Describe a personal experience.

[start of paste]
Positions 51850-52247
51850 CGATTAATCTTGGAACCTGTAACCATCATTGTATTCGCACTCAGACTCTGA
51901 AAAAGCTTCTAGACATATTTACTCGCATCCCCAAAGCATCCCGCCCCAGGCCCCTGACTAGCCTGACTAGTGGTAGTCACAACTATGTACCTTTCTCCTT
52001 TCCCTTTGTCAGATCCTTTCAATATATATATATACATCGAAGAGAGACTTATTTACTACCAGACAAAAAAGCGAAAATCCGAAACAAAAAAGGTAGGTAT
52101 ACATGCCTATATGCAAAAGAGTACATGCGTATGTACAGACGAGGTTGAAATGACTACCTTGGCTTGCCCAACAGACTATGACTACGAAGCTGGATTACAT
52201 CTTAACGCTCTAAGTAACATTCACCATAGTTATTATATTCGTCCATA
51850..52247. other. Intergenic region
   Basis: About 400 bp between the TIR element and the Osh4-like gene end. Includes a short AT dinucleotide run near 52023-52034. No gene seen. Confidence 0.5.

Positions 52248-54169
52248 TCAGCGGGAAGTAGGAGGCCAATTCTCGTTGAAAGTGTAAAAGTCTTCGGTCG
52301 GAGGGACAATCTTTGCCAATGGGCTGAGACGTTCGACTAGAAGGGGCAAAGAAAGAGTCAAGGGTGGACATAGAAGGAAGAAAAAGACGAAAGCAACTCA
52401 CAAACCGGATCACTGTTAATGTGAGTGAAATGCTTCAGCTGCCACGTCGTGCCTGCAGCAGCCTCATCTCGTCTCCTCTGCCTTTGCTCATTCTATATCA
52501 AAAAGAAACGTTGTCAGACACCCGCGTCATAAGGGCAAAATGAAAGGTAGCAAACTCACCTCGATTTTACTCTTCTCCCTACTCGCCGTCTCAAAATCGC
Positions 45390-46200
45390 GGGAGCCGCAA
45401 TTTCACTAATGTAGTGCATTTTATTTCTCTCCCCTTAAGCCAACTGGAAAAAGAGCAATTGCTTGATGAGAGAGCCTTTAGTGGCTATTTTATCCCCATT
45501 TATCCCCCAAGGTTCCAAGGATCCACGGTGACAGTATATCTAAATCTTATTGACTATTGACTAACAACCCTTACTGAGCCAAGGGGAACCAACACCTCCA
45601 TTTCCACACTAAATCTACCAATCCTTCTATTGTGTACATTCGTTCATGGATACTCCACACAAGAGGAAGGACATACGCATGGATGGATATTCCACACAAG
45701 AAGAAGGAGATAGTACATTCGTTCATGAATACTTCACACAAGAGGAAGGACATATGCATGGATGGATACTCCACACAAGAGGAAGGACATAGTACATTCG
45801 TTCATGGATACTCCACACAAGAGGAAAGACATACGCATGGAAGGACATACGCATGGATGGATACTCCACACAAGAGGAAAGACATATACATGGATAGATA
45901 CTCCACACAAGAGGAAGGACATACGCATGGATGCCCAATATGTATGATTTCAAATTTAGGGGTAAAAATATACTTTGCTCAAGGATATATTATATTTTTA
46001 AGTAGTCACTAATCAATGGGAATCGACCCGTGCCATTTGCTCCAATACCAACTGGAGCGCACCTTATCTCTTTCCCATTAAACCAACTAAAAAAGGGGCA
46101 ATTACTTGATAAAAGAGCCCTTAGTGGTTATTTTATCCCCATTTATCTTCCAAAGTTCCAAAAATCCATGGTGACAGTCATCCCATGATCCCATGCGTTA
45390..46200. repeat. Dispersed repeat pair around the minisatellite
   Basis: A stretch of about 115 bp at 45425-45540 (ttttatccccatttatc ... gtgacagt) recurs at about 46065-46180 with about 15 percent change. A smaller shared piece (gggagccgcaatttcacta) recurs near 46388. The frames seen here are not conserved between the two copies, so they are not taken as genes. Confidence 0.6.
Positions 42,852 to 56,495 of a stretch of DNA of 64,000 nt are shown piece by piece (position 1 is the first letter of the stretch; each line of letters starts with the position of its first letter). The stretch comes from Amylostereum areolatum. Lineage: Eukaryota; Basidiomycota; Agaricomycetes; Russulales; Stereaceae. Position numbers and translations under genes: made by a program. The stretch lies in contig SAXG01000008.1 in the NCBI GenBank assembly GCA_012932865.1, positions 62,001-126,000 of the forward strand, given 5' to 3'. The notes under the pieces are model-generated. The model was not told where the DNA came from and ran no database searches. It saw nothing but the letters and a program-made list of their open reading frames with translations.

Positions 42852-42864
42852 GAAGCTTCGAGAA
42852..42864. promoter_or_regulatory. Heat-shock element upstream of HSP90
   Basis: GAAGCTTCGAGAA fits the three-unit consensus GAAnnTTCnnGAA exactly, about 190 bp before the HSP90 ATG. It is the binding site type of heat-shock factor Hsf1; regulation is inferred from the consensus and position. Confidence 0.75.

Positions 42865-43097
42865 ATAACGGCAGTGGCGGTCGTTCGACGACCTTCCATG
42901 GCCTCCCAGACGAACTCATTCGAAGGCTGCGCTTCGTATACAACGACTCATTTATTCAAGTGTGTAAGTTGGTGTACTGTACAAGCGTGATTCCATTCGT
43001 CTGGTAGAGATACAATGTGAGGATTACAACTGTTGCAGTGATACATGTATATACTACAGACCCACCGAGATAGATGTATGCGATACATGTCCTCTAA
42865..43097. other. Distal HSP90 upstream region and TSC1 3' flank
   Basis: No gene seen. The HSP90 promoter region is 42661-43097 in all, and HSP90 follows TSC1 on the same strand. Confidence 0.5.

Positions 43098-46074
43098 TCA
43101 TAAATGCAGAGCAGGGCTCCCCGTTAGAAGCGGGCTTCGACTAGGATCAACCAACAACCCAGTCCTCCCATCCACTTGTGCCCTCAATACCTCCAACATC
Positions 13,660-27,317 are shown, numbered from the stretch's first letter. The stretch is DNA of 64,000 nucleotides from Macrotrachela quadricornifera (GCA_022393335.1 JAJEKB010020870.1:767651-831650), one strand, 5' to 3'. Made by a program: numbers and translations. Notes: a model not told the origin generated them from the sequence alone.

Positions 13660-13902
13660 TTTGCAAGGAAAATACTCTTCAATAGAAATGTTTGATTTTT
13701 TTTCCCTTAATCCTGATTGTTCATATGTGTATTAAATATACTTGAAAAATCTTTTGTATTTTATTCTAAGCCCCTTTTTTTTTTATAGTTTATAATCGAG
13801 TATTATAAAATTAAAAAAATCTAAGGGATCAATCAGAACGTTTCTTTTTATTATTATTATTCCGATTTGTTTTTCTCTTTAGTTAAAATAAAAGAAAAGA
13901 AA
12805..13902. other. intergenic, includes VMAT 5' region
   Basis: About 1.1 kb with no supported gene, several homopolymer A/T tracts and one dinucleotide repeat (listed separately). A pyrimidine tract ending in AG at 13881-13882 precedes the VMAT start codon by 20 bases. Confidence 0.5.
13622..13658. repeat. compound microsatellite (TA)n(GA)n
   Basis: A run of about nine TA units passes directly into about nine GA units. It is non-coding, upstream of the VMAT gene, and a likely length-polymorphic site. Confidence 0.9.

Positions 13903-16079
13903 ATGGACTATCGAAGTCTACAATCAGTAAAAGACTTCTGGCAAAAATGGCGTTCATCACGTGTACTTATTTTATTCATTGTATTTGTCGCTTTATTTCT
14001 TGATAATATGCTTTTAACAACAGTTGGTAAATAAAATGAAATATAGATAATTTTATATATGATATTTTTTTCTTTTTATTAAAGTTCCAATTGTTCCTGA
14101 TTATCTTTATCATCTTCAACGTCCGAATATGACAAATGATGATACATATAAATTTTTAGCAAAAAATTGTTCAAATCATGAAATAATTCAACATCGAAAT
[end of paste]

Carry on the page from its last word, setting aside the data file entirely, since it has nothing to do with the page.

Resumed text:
My mother often reminded me that nothing good would ever come from playing video games. As a young child, I dismissed her words as baseless propaganda to coerce me into doing more chores. After all, I was having plenty of fun catching Pokemon on my neon purple GameBoy; and isn’t fun good for its own sake? I was always the traditional good student, receiving excellent grades and performing well on standardized tests, so my penchant for computer games was seen as the only major obstacle to my academic success. Ironically, my greatest flaw would ultimately allow me to break out of my conventional role as just another passive learner.My online learning experience began with the multiplayer roleplaying game Diablo 2. It was relatively straightforward, a point-and-click game where I used my characters to kill monsters, gain levels, and collect loot. As a beginner, I took the obvious route to character improvement by grinding away at endless hordes of monsters in order to find unique and rare items. I steadily climbed higher in the ranks, but the laws of diminishing returns brought progress to a halt. Like the majority of players, I was a frustrated peon stuck in the middle class of the Diablo 2 hierarchy.Eventually, I began to realize that even artificial worlds have economies that can be manipulated. Instead of focusing on the tedious parts of the game that most people get caught up in, I turned my attention to mastering the Diablo 2 economy. I became an expert at trading; I studied market patterns, utilized outside resources like trade forums, and paid careful attention to online news events that might cause price fluctuations. In retrospect, my transformation resembled a self-taught economics lesson, though at the time I was more interested in the fact that all of my characters were equipped with the most powerful gear..Economic principles, like buy low and sell high, were second nature to me and I never consciously thought about the intellectual reasons for twisting the supply and demand for certain items at just the right time; I was simply having fun.As time passed, I adjusted to my new role as online merchant. Instead of signing on to my main characters to monotonously click away at never-ending columns of monsters, I mainly found myself signing on to mule characters (characters created solely for the purpose of storing surplus items) to manage my digital wealth. Rather than scavenging through trade channels and bartering games for hours, I acquired any rare items that I needed by sending a few emails and making a few deals. My trading habits had so completely warped my gaming experience that it seemed like I wasn’t playing the same game as most other players. I kept in mind how frustrating, yet still massively popular, the game was to the masses of players who hadn’t discovered the secrets of trading. Having applied real world economic strategies to Diablo 2, I took it one step further by connecting the two economies through eBay. I started listing my extra items for sale on eBay, and soon my eBay business took off. I began to seek cheap item suppliers and connections, eventually developing an intricate business process that catapulted me to the rank of eBay Powerseller Silver Level.My change of perspective in a favorite pastime allowed me to acquire and apply self taught entrepreneurial skills. With my natural affinity to item trading, my concrete financial success on eBay, and my capability of balancing “work” with other activities like school, running, and bodybuilding, I can easily picture myself succeeding in a world-class economics program.As for my bewildered mother, now she has no choice but to acknowledge that good things, both material and intrinsic, do come from playing video games.